The small river steamer Cayuga, the first commercially successful steamboat in Texas, played an important role during the Texas Revolution. She carried supplies for the revolutionary army, transported government officials and refugees, and was the floating capitol of Texas in April 1836. The Cayuga, an eighty-eight-ton side-wheeler, was built in 1832 in Pittsburg, Pennsylvania. She was 96'11" long, 17'4" wide, and 5'4" deep. The Cayuga had one deck, two boilers, a high-compression engine, a cabin on deck, a plain head, and a pointed stern.
The steamer's first owners were Pennsylvanians who sold her to Mississippi interests; they in turn sold to J. F. Aisles of New Orleans. William P. Harris and Robert Wilson, Texas entrepreneurs and partners, bought the vessel in 1834 from Aisles. Having been in the Mississippi steamboat trade, Harris and Wilson knew the virtues of river transportation, and in order to finance their purchase they secured pledges from Texas investors for 5,000 acres of land and $800. The Cayuga cleared New Orleans for Galveston Bay on August 1, 1834, under Capt. John E. Ross.
The Cayuga was the only steamer in Texas at this time. She operated on the Brazos River during the fall of 1834 under the command of Capt. William P. Harris and ascended the river as high as Washington. The necessity of waiting for three different rises of the river in running upstream and three in going downstream gave Harris the opportunity to clear and plant corn on 300 acres of the pledged land. On January 8, 1835, a ball was given in San Felipe, the capital of Stephen F. Austin's colony, in honor of the arrival of the Cayuga. The steamer left San Felipe on January 15 and ran aground downstream. Throughout 1835 she continued to ply the Brazos River, Galveston Bay, and Buffalo Bayou, where Harris and Wilson maintained a store, warehouse, and sawmill at Harrisburg.
In April 1836 David G. Burnet, ad interim president of the new Republic of Texas, impressed the Cayuga for public service. The ship began transporting provisions to the Texas army and rescuing officials and citizens fleeing the advancing Mexican armies. On April 15 Captain Harris, in command of the steamer, evacuated Harrisburg just ahead of Gen. Antonio López de Santa Anna and his troops. The refugees included President Burnet, his cabinet, and all the inhabitants of the town. After stopping at Lynch's Ferry and New Washington the Cayuga preceded to Anahuac and Galveston, where the passengers disembarked. The cabinet members remained aboard and on April 19 were rejoined by Burnet, who had left the steamer at Lynch's Ferry to get his family and had narrowly escaped being captured by the Mexicans at New Washington. The business of the republic was conducted through April 26 on the Cayuga, the temporary capitol. During this time the republic bought the steamer for $5,000 from Harris.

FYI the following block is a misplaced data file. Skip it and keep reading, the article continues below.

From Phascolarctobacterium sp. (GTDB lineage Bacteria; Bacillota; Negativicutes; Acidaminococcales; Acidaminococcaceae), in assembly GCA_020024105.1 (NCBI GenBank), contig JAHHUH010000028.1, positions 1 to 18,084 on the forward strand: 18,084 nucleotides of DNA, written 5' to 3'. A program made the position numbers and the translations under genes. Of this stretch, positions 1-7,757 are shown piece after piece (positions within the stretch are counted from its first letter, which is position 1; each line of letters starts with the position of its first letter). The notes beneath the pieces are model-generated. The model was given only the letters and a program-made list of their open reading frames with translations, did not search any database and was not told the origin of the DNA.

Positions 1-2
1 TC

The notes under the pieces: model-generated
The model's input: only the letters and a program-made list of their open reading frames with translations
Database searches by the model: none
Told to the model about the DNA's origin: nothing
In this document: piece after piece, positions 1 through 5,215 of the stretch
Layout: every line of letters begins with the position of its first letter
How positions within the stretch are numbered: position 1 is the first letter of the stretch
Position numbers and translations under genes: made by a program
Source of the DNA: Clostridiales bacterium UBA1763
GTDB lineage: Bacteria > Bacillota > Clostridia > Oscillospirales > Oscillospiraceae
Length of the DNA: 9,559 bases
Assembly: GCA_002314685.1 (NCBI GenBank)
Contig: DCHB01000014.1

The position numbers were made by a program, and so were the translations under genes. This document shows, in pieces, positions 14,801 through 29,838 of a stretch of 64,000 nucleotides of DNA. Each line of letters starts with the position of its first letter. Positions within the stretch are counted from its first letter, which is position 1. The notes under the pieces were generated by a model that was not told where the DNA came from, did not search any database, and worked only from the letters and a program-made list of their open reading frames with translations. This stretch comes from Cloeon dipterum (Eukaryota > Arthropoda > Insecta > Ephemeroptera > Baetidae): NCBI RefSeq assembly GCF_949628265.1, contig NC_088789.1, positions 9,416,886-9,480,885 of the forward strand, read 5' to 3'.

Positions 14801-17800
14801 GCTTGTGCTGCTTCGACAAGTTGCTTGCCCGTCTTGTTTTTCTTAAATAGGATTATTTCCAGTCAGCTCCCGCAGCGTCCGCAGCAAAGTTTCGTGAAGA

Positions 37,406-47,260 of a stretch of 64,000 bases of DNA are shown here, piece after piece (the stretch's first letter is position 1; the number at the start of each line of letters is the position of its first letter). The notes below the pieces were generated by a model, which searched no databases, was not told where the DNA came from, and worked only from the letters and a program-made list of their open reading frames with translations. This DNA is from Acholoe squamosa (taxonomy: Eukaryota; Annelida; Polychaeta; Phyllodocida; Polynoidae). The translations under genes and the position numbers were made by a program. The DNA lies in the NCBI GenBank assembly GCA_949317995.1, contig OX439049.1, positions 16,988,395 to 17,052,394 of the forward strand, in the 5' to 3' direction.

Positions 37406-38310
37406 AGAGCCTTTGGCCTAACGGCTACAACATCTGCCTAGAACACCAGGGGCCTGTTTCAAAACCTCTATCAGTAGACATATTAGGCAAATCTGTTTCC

The Republic of Texas spent $300 for repairs on the Cayuga and by the end of the year authorized the secretary of the navy to sell it. The steamer was sold at auction on December 15, 1836, at Lynch's Ferry. The new owners refitted the vessel and renamed her the Branch T. Archer; she was thus one of two Texas ships named after Branch Tanner Archer. The Archer remained in the Houston-Galveston trade during 1837 and 1838. In June 1838 the ship was reported to have ascended the Trinity River as far as the Coushatta Indian Village. John E. Ross was captain of the vessel during these years.
The last mention of the little steamer was a Liberty County sheriff's sale on September 4, 1839, advertising all the right, title, and interest of John Huffman in the steamboat Pioneer, the late Branch T. Archer, together with the tackle and furniture. The vessel lay near the residence of Robert Wiseman in the Old River. The sale was to settle claims of John E. Ross and Robert Adkinson.
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William Fairfax Gray, From Virginia to Texas, 1835 (Houston: Fletcher Young, 1909, 1965). Telegraph and Texas Register, November 26, 1836, June 9, 1838, September 4, 1839. John H. Jenkins, ed., The Papers of the Texas Revolution, 1835–1836 (10 vols., Austin: Presidial Press, 1973). Pamela A. Puryear and Nath Winfield, Jr., Sandbars and Sternwheelers: Steam Navigation on the Brazos (College Station: Texas A&M University Press, 1976).
The following, adapted from the Chicago Manual of Style, 15th edition, is the preferred citation for this entry.
Jean L. Epperson,
Handbook of Texas Online,
accessed May 28, 2022,
Published by the Texas State Historical Association.
Original Publication Date:
Most Recent Revision Date:
August 11, 2020